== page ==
Our Favorite Books of 2013

December 31, 2013

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As 2013 comes to a close, Fr. Barron and our Word on Fire Blog contributors share some of the best books they read this past year. From theological gems to children’s classics, there’s something for everyone in this list. As you’re deciding what to read next in 2014, may this list point you to some great options.

Fr. Robert Barron is the founder of Word on Fire Catholic Ministries and the Rector of Mundelein Seminary. 

The Experience of GodThe Experience of God: Being, Consciousness, Bliss by David Bentley Hart
From publisher: “Despite the recent ferocious public debate about belief, the concept most central to the discussion—God—frequently remains vaguely and obscurely described. Are those engaged in these arguments even talking about the same thing? In a wide-ranging response to this confusion, esteemed scholar David Bentley Hart pursues a clarification of how the word “God” functions in the world’s great theistic faiths.”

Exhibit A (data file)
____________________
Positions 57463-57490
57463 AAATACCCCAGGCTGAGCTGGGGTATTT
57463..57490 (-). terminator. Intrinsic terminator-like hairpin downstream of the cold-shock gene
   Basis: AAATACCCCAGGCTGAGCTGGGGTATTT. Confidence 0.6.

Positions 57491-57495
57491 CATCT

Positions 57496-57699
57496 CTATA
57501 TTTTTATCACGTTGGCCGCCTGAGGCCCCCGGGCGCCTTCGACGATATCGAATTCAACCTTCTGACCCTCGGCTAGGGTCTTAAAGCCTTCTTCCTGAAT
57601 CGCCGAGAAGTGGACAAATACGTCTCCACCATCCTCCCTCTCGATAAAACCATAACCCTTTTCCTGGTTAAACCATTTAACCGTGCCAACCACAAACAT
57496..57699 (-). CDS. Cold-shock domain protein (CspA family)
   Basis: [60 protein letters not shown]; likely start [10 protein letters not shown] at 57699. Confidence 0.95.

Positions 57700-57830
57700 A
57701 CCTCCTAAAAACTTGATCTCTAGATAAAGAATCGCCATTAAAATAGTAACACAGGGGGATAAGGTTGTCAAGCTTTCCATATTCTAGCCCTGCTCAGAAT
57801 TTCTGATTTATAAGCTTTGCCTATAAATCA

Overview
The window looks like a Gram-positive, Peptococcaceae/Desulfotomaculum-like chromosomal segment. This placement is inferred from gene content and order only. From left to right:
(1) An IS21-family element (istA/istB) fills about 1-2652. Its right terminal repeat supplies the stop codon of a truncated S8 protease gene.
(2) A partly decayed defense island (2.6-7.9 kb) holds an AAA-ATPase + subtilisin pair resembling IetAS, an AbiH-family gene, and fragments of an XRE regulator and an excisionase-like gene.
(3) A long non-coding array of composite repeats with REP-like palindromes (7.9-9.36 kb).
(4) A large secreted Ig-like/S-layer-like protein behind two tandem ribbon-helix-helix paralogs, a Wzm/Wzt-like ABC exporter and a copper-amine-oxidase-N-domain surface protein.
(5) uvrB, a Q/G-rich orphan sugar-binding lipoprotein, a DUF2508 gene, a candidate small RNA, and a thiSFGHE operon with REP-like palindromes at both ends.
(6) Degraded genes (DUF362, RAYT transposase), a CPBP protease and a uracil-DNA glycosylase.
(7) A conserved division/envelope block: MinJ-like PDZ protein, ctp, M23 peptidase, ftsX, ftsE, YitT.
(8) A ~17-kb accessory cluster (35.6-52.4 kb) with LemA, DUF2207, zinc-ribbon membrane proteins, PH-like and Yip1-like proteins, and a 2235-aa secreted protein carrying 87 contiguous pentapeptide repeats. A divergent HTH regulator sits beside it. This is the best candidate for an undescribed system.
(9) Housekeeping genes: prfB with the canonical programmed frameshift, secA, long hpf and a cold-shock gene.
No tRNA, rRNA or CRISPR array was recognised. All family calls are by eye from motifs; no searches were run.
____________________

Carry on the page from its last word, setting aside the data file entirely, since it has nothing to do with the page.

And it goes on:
Jesus and the Temple by Nicholas Perrin
From publisher: “This volume offers a fresh approach to the question, “Who was Jesus? ” Integrating the findings of contemporary Jesus scholarship, Nicholas Perrin explains how Jesus saw himself and his movement as a reconstitution of the temple. By viewing Jesus as temple, Perrin reveals an enriched understanding of Jesus’s self knowledge, ministry, teachings, death, and resurrection and closes the gap between the historical Jesus and the proclamation of the early church.”

Paul and the Faithfulness of God by N.T. Wright
From publisher: “This highly anticipated two-book fourth volume in N. T. Wright’s magisterial series, Christian Origins and the Question of God, is destined to become the standard reference point on the subject for all serious students of the Bible and theology. The mature summation of a lifetime’s study, this landmark book pays a rich tribute to the breadth and depth of the apostle’s vision, and offers an unparalleled wealth of detailed insights into his life, times, and enduring impact.”